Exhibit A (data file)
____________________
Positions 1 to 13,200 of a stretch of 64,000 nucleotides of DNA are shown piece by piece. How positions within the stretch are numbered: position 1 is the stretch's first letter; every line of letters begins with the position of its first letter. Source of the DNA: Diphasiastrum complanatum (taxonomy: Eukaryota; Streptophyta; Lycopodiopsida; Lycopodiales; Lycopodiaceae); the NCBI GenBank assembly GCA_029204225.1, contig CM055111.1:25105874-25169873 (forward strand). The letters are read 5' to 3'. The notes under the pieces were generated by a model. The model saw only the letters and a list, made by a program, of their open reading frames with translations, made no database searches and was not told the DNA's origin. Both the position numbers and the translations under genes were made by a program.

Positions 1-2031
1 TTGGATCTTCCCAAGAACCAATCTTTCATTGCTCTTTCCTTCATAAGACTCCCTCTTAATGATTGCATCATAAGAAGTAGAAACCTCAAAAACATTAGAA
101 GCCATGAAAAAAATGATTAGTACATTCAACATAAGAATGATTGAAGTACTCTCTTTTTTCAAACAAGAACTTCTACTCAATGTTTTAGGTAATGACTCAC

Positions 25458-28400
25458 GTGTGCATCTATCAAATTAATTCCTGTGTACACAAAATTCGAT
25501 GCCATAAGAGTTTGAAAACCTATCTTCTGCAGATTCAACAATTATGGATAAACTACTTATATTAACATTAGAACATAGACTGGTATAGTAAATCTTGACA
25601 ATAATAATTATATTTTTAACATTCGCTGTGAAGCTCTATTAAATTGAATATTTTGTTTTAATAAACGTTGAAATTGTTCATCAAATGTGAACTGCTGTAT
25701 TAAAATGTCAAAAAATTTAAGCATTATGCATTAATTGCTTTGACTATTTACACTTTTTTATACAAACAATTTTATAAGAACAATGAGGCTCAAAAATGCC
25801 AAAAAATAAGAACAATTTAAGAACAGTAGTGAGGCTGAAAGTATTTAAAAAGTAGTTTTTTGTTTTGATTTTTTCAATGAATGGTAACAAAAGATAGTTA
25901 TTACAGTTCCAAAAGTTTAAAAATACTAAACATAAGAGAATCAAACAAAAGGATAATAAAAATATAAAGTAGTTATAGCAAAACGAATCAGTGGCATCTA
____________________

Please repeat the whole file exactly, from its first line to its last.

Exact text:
Positions 1 to 13,200 of a stretch of 64,000 nucleotides of DNA are shown piece by piece. How positions within the stretch are numbered: position 1 is the stretch's first letter; every line of letters begins with the position of its first letter. Source of the DNA: Diphasiastrum complanatum (taxonomy: Eukaryota; Streptophyta; Lycopodiopsida; Lycopodiales; Lycopodiaceae); the NCBI GenBank assembly GCA_029204225.1, contig CM055111.1:25105874-25169873 (forward strand). The letters are read 5' to 3'. The notes under the pieces were generated by a model. The model saw only the letters and a list, made by a program, of their open reading frames with translations, made no database searches and was not told the DNA's origin. Both the position numbers and the translations under genes were made by a program.

Positions 1-2031
1 TTGGATCTTCCCAAGAACCAATCTTTCATTGCTCTTTCCTTCATAAGACTCCCTCTTAATGATTGCATCATAAGAAGTAGAAACCTCAAAAACATTAGAA
101 GCCATGAAAAAAATGATTAGTACATTCAACATAAGAATGATTGAAGTACTCTCTTTTTTCAAACAAGAACTTCTACTCAATGTTTTAGGTAATGACTCAC

Positions 25458-28400
25458 GTGTGCATCTATCAAATTAATTCCTGTGTACACAAAATTCGAT
25501 GCCATAAGAGTTTGAAAACCTATCTTCTGCAGATTCAACAATTATGGATAAACTACTTATATTAACATTAGAACATAGACTGGTATAGTAAATCTTGACA
25601 ATAATAATTATATTTTTAACATTCGCTGTGAAGCTCTATTAAATTGAATATTTTGTTTTAATAAACGTTGAAATTGTTCATCAAATGTGAACTGCTGTAT
25701 TAAAATGTCAAAAAATTTAAGCATTATGCATTAATTGCTTTGACTATTTACACTTTTTTATACAAACAATTTTATAAGAACAATGAGGCTCAAAAATGCC
25801 AAAAAATAAGAACAATTTAAGAACAGTAGTGAGGCTGAAAGTATTTAAAAAGTAGTTTTTTGTTTTGATTTTTTCAATGAATGGTAACAAAAGATAGTTA
25901 TTACAGTTCCAAAAGTTTAAAAATACTAAACATAAGAGAATCAAACAAAAGGATAATAAAAATATAAAGTAGTTATAGCAAAACGAATCAGTGGCATCTA